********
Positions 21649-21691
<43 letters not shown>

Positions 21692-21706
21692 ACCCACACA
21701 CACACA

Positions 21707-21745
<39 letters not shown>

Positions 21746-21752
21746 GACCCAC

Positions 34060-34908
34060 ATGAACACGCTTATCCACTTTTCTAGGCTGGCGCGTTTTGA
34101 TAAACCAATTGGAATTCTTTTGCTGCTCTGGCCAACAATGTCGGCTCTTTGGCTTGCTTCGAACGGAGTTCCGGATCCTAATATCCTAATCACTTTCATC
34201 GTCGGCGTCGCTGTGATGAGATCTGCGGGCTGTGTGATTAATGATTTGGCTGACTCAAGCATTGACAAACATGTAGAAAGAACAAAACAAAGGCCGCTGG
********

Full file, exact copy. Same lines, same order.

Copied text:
Positions 21649-21691
<43 letters not shown>

Positions 21692-21706
21692 ACCCACACA
21701 CACACA

Positions 21707-21745
<39 letters not shown>

Positions 21746-21752
21746 GACCCAC

Positions 34060-34908
34060 ATGAACACGCTTATCCACTTTTCTAGGCTGGCGCGTTTTGA
34101 TAAACCAATTGGAATTCTTTTGCTGCTCTGGCCAACAATGTCGGCTCTTTGGCTTGCTTCGAACGGAGTTCCGGATCCTAATATCCTAATCACTTTCATC
34201 GTCGGCGTCGCTGTGATGAGATCTGCGGGCTGTGTGATTAATGATTTGGCTGACTCAAGCATTGACAAACATGTAGAAAGAACAAAACAAAGGCCGCTGG